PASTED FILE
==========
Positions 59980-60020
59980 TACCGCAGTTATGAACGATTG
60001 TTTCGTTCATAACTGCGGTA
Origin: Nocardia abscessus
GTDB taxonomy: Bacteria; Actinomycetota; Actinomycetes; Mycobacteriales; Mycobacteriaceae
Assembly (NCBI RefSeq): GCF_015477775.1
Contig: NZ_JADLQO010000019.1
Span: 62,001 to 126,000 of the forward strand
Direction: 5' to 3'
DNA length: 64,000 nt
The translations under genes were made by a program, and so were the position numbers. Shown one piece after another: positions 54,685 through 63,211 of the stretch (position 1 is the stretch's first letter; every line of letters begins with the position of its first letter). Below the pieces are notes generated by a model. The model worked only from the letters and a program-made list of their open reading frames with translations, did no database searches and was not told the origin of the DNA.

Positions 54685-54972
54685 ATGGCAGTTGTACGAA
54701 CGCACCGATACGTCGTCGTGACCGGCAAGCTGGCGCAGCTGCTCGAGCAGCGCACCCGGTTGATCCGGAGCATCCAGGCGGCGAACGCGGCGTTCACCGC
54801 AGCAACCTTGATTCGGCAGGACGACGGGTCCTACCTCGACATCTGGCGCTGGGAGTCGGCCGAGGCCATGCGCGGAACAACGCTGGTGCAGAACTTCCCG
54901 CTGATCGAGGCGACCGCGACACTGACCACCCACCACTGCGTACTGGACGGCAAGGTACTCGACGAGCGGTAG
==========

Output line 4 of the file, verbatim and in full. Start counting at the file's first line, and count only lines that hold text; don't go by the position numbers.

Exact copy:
Origin: Nocardia abscessus